By Betsy Kelleher
I’ve been thinking about mares a lot these days. Lady has become more of a challenge than ever. Ever since we got her six years ago, I’ve looked for help to deal with her demanding personality and I’ve struggled to overcome her fears. It helped to read the many fascinating stories I collected for my second book, MARES! (ya gotta love em), which came out in 2008. I found a new appreciation for the special qualities of mares, and I saw Lady from a different perspective. But we still have some issues to work through.
I didn’t show Lady this year because her gait didn’t feel right. I thought her feet were bothering her, so I have used ointments and supplements to fight both thrush and dryness. I rode her for lessons in May and June, using a Spookless CD that really improved my level of confidence, but she didn’t have her usual energy. I got a blood test in July and found she was even more anemic than last fall.
Previous columns shared last year’s struggles. Her diarrhea and colic led to the blood test that first revealed her anemia. Then I happened to discover a large quantity of limestone in her poop and realized that the limestone ledge by the paddock door had not simply washed away after all! In spite of iron supplement and Fiberpsyll, she still isn’t right! I’m assuming she’s not eating the limestone anymore because it’s gone, and because she is eating from the large round bale now instead of off the ground (and now she’s rounder than ever!). I’ve recently learned (from internet information) that a blood test often registers low when a horse has been at rest for a long time. Her next blood test will be taken within 12 hours after exercise! If she really is anemic, I want to fix that first before we can work on gait or conditioning! She’s been tested for worms (negative) and blood in the stool (also negative). There are two causes of anemia left, and they aren’t as easy to determine.
The physical problems are only part of our current situation, however. Lady and I haven’t been getting along as well as we did. And it’s probably my fault.
After bringing Rocky home from a horse show in September, I took advantage of the availability of the trailer to practice loading Lady. Usually hesitant and stubborn, she went right in. I praised her and felt a spurt of self-satisfaction because I had been working with her toward this goal (And did I think our loading problems were solved because she walked in so easily?). When I asked her to back out, she came in a hurry. I loaded her again, not as easily as the first time, and tried to back her out more slowly. Didn’t work. Sorry to admit I popped her one. I realized then that I was tired and stressed after the show and this was not a good time to work with Lady’s loading problems.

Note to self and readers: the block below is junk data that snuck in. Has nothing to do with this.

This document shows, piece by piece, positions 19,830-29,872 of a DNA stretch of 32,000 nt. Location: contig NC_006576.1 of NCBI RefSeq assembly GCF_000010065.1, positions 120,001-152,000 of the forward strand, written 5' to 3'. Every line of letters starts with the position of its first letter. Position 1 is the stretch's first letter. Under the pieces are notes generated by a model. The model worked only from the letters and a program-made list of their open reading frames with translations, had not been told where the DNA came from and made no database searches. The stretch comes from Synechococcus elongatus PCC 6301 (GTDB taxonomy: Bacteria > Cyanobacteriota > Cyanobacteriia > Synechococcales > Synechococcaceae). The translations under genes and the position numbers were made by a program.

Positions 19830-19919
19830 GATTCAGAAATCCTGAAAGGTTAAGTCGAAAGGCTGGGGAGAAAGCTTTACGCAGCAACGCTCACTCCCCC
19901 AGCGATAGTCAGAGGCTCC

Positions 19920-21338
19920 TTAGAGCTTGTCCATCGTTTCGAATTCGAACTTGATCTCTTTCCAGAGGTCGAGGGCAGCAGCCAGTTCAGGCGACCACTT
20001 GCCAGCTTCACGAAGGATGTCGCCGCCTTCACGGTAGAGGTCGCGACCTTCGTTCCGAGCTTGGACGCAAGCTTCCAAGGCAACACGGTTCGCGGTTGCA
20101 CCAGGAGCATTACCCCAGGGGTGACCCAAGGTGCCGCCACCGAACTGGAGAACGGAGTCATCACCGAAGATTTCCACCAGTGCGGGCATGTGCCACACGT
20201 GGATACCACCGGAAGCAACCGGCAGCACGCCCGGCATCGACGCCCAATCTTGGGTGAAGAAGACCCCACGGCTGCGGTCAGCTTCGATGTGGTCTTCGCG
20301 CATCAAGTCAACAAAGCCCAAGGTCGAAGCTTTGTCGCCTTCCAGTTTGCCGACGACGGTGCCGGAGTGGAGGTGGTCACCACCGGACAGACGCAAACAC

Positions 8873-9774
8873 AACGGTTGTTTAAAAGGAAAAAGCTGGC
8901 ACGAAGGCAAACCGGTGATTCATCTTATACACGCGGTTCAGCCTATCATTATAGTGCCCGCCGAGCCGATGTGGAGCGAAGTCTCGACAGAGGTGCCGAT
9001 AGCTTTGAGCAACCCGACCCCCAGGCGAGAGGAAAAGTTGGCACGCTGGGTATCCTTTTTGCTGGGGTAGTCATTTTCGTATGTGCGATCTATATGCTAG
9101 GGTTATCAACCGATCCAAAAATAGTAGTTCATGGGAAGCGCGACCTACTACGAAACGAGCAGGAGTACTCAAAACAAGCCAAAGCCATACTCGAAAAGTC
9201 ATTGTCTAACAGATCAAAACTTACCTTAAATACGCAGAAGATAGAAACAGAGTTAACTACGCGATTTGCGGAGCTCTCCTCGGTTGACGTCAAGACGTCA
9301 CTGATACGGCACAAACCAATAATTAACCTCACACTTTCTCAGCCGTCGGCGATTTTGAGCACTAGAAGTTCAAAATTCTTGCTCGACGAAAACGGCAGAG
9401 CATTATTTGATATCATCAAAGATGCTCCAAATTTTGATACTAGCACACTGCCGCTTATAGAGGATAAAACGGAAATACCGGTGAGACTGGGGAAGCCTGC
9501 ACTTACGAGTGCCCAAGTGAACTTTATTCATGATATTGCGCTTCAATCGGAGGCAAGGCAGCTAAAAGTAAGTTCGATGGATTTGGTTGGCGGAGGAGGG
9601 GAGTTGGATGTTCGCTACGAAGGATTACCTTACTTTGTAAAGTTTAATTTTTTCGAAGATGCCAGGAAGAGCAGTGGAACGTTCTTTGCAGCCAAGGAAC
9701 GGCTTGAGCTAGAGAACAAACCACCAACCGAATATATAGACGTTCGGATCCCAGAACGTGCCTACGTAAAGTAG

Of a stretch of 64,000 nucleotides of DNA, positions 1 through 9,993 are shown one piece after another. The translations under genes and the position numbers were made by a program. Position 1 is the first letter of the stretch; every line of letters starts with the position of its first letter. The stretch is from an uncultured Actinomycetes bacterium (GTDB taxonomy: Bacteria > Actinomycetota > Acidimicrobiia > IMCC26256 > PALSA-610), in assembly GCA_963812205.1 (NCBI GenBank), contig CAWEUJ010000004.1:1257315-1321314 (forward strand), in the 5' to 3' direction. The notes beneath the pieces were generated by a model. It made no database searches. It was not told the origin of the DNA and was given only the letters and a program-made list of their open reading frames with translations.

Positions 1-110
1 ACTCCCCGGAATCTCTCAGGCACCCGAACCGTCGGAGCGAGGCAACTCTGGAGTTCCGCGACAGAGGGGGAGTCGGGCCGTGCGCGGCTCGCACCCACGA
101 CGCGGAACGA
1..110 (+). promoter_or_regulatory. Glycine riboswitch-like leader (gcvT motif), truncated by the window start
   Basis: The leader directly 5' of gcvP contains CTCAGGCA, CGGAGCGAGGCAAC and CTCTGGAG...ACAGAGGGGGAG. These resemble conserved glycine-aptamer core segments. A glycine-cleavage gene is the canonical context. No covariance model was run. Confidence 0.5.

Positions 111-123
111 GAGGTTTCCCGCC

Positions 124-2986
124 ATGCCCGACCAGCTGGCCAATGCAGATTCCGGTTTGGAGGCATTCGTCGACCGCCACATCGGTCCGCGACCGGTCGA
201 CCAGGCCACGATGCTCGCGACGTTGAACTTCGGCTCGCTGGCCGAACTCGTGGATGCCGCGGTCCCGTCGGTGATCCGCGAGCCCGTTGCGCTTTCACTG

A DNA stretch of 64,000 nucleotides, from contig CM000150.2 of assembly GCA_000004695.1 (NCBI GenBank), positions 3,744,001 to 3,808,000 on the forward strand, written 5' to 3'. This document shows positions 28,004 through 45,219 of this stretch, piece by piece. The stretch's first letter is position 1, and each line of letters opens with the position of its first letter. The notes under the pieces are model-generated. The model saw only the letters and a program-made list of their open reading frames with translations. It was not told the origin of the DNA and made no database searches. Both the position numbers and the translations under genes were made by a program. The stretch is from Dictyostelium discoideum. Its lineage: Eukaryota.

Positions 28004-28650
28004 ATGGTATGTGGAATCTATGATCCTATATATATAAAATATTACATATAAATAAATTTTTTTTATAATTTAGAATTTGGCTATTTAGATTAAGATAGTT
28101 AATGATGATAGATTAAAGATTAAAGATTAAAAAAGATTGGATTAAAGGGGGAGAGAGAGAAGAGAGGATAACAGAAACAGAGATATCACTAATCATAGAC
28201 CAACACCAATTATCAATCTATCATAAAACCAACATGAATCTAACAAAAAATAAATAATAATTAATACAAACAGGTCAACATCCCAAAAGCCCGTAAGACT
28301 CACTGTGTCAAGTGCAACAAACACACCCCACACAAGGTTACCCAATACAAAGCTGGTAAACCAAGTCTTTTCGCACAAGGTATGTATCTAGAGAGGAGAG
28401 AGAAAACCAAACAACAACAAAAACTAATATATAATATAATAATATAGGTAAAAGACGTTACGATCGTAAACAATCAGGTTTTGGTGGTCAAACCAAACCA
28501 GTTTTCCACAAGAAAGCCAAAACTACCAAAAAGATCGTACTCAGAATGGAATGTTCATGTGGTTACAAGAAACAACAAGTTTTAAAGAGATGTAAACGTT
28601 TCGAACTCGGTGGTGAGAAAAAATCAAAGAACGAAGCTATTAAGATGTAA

Then I happened to read an article by Lynn Baber, about relationships that go sour when one loses confidence in the other. So here’s why I am sharing my situation with Lady. This was a perfect example of why we need to be good leaders for our mares (well, for any horse!). We need to earn their trust and keep it. We need to be patient and train with the proper attitude. When we do something that hurts the relationship (like popping your mare on the rump out of frustration for her coming out of the trailer too fast), we need to recognize our feelings. Usually, it’s because we want a certain behavior but aren’t sure how to get it. Let’s call it ignorant impatience. Instead, we need to consider how our actions influence the horse’s desire to cooperate and learn to use more effective training methods.
Lady is sensitive. She is a lady. No pun intended, but mares are like women. Female. When Lady and I had our unloading situation, we were both being emotional females. I thought Lady and I had a good bond and I assumed a good bond would yield good cooperation. But part of that equation involves good training and knowing who is in charge. Is Lady cooperative because she belongs to me—or because she feels I belong to her? Think about the difference for a moment and consider your own situation. If you see your mare (or other horse) as a friend, that may lead to frustration when they don’t do as you expect. And if a horse doesn’t respect your leadership, they will take charge.